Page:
jakebrenza

After graduating in 2014, thrower Jake Brenza offered to volunteer as an assistant coach for Penn track & field in addition to working full-time at a bioengineering firm.

Photo: Stephanie Nam

Jake Brenza is no stranger to the Penn Relays. But he’ll be seeing the meet from a different perspective this year.

Brenza, who graduated from Penn last spring after throwing for the Quakers for four seasons, has remained at his alma mater this year as a volunteer assistant coach.

“It’s something I love to do. I love throwing," Brenza said. "My love of throwing made me want to stay here. I still have friends here and people that I care about, so I try to help them do as well as I can.”

Brenza’s involvement with the team has been born purely out of his passion for the sport. Volunteer coaches are not paid for their services, and Brenza also works a full-time job at a bioengineering firm.

While he acknowledges that it’s tough to balance the two, he states that his hours work out in such a way that he is able to do both.

Tony Tenisci, who has coached Penn’s throwers for the past 29 years, has found Brenza’s contributions to be invaluable this year.

“He’s done a great job of bridging the connection of coaching and understanding the idea of what it was like to be an athlete,” Tenisci said. “He has another set of eyes and another set of words for the athletes."

“Tony has always been my guide,” Brenza said of the pair’s unique bond. “He’s always been the guy that’s been there.”

In fact, during Brenza’s first season in the Red and Blue, Tenisci was the only guy that was there, as Brenza was one of only two Penn throwers that season. However, the program steadily grew throughout Brenza’s years to 13 throwers by the time he graduated.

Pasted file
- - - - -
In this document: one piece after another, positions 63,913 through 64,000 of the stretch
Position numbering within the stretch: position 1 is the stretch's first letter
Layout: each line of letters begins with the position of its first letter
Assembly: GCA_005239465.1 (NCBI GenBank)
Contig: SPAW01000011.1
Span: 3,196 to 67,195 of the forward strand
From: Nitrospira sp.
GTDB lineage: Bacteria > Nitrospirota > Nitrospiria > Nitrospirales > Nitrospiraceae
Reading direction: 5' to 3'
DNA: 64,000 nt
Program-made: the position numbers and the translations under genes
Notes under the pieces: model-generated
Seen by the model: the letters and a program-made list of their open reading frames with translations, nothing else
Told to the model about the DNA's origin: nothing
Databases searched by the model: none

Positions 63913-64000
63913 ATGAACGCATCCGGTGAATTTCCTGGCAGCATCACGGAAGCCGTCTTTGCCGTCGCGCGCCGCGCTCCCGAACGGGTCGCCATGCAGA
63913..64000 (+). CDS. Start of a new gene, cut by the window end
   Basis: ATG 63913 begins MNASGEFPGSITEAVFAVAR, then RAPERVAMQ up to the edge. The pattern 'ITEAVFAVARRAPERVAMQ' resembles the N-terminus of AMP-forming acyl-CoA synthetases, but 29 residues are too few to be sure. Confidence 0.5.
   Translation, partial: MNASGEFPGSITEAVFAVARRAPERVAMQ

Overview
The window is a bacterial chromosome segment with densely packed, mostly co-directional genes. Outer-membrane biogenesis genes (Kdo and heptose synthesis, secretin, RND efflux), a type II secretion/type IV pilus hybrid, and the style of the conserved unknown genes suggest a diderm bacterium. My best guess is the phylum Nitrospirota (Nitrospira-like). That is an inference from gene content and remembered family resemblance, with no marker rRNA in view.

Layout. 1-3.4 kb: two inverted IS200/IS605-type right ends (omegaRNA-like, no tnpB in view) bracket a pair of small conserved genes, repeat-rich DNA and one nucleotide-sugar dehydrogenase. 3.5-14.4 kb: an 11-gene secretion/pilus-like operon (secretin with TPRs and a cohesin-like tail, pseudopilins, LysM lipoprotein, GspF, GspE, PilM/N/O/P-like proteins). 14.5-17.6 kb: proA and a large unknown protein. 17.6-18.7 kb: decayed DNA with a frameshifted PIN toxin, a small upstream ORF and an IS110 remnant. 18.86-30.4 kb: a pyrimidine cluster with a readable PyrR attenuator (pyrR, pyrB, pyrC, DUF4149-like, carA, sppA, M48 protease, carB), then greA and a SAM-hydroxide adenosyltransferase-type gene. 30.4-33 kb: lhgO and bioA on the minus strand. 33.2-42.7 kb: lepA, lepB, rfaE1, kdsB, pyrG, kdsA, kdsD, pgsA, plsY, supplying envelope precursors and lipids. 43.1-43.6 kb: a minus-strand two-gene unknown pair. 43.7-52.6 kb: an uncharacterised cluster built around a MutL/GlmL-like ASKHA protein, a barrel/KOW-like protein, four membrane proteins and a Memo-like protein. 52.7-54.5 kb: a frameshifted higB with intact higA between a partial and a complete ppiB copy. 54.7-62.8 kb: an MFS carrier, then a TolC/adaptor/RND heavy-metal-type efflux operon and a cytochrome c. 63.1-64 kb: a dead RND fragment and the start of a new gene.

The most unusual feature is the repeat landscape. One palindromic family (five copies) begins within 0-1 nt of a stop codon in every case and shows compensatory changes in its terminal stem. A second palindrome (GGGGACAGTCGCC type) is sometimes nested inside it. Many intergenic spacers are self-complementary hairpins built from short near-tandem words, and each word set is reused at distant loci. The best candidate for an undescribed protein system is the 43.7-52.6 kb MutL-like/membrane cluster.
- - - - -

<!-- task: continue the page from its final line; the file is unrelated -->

Brenza’s love for throwing was reinforced through his schoolwork. As a freshman, he wasn’t exactly sure which particular field of engineering he wished to study. After taking some bioengineering classes and independently researching shoulder injuries, however, he knew he had found his passion.

“All the biomechanics that [engineers] study is present in throwing and lifting, and that’s what I love,” Brenza said. “Bioengineering pointed me in that direction, and I’ve flown from there.”

This weekend will be a culmination of a year of hard work for Brenza and Penn’s throwers.

“Starting in the offseason and last semester, you start prepping, building certain things to get ready for this time of year,” Brenza said, “And then you taper everything down. You just focus on some more big throws.”

While competing for the Quakers, Brenza had his fair share of big throws. A two-time NCAA Championships qualifier in the shot put, he finished third all-time on both Penn’s outdoor and indoor shot put leaderboards. Having thrown in the Relays during all four years of his college career, Brenza remembers his last throw in the annual classic as his favorite.

“My senior year, I got to throw in the championship section of the shot put,” Brenza recalled. “I didn’t do very well, but ... it was great being a part of all that competition and knowing that you’re with the best, even if you don’t do your best.”

Tenisci thinks that Brenza’s technical knowledge of throwing will help carry the team to success this weekend.

“He did a lot of events for us at Penn — he did shot put, he did discus, he did hammer — so he’s a very well-rounded athlete,” the coach said.

Past that, however, Brenza’s easygoing demeanor and unique connection to the team truly make him an asset.

“He has a great sense of humor, he knows [the athletes] really well, and he’s been through the wars with everybody,” Tenisci said.

“He just knows how to calm them down.”

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